So to get to the purpose of this writing exercise, herewith some recommendations for La La Land:

  1. I understand it is an idealized version of having it difficult, but being able to regularly go to parties, afford a nice apartment (even shared) and take off from work when you want to (and not even serving customers adequately), does really defy expectations quite a bit. Would it not be nice if she had some harsher conditions to go against?
  2. So can we have a bit more motivation for the change of heart for these starstruck lovers to start looking at each other differently? I mean, he swipes sand in her shoe and then they start dancing. Why yes, is that not a great dating move?
  3. For the final reel of how ideally their relationship/lives should have gone, can we shorten it a bit? By this point we have already been watching for about 1,5 hours, and we can basically imagine ourselves how it should have went. The first part of re-enacting the original movie was fun, but could the family/kid part not have been shortened? Yes it could have been.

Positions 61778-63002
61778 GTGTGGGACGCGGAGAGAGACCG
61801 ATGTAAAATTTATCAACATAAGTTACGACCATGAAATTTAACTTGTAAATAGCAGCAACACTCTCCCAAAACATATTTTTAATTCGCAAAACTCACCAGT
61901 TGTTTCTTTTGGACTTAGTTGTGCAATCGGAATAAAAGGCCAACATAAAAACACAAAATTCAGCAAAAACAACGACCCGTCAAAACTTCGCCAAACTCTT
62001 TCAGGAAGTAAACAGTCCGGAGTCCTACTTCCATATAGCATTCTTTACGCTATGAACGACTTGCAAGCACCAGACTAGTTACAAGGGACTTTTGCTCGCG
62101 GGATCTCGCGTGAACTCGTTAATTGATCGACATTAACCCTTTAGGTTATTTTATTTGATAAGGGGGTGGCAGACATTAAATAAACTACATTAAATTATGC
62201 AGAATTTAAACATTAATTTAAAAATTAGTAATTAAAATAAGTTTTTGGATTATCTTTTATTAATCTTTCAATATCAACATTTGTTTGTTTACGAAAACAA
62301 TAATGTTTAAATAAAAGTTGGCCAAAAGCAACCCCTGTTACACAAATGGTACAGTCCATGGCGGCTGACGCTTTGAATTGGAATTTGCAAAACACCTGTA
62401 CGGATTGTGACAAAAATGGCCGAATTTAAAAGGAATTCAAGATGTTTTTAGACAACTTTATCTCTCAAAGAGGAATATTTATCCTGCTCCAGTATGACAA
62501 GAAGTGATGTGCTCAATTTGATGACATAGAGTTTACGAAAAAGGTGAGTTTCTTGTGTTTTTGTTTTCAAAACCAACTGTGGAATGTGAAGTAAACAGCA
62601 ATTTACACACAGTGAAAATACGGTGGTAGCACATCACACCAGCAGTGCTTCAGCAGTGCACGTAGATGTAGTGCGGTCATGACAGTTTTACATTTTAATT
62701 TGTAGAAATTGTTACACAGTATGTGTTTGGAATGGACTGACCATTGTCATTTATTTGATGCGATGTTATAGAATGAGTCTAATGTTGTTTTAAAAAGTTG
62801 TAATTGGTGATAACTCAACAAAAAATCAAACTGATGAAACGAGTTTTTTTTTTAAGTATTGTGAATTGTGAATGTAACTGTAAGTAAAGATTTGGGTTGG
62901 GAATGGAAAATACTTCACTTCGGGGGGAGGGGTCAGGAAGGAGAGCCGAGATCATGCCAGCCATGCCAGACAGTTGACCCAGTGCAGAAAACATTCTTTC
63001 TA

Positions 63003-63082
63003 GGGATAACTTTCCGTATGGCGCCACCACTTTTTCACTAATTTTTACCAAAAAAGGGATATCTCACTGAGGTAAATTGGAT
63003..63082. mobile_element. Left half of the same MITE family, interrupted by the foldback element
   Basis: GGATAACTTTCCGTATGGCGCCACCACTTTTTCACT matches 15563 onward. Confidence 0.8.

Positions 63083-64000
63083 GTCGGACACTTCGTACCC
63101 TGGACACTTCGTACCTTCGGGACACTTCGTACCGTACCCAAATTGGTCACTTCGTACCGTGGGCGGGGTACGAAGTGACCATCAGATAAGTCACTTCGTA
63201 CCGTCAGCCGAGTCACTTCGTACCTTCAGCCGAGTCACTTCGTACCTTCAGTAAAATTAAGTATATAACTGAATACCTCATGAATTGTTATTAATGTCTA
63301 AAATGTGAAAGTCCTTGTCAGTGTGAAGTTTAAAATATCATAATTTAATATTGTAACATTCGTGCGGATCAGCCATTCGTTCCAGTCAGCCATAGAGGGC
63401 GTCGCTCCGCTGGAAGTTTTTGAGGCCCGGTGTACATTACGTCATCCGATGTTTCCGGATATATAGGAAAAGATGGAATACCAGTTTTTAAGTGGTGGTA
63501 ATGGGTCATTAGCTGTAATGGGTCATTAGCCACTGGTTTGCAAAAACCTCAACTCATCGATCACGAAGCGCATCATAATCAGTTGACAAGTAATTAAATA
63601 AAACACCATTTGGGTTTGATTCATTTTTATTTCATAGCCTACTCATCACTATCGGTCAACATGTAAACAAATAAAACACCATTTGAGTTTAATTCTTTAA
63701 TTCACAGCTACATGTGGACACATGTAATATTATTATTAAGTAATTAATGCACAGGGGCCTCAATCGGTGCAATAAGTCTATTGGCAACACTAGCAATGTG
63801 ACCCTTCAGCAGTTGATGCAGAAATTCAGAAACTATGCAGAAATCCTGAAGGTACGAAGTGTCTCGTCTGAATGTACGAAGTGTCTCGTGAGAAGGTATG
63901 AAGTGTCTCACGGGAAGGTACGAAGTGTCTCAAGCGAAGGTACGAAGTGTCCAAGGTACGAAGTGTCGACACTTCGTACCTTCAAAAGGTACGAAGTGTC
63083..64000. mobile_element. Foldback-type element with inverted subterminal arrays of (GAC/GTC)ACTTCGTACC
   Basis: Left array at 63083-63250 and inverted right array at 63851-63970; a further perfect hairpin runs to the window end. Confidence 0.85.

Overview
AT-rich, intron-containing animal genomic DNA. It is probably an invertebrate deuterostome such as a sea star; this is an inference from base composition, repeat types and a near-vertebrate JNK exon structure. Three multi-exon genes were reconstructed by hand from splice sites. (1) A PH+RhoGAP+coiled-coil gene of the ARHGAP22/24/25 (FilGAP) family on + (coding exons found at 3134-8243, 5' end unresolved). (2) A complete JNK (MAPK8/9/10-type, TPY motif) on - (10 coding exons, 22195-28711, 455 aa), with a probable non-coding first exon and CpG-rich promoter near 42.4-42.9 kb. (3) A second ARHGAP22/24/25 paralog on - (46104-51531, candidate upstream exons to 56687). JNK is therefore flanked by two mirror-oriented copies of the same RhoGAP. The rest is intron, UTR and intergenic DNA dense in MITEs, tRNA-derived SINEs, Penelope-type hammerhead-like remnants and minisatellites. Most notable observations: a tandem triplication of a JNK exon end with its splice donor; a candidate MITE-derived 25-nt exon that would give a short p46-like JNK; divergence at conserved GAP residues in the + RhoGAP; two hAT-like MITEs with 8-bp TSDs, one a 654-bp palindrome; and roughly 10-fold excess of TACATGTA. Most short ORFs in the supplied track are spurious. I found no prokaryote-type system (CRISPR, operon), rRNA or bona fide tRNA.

But perhaps if it was even slightly more realistic, there would not have been as many Oscar nominations and wins. Oh well, who cares about that anyway right?

Film rewriting: Kubo and the Two Strings

So to be a bit more accessible, let’s add some English to this game!

Last weekend, I went to the movies with a friend and (sort of) by coincidence we saw Kubo and the Two Strings. Without actually knowing it either, it was a beautiful stop-motion movie where you could easily lose yourself in its visuals.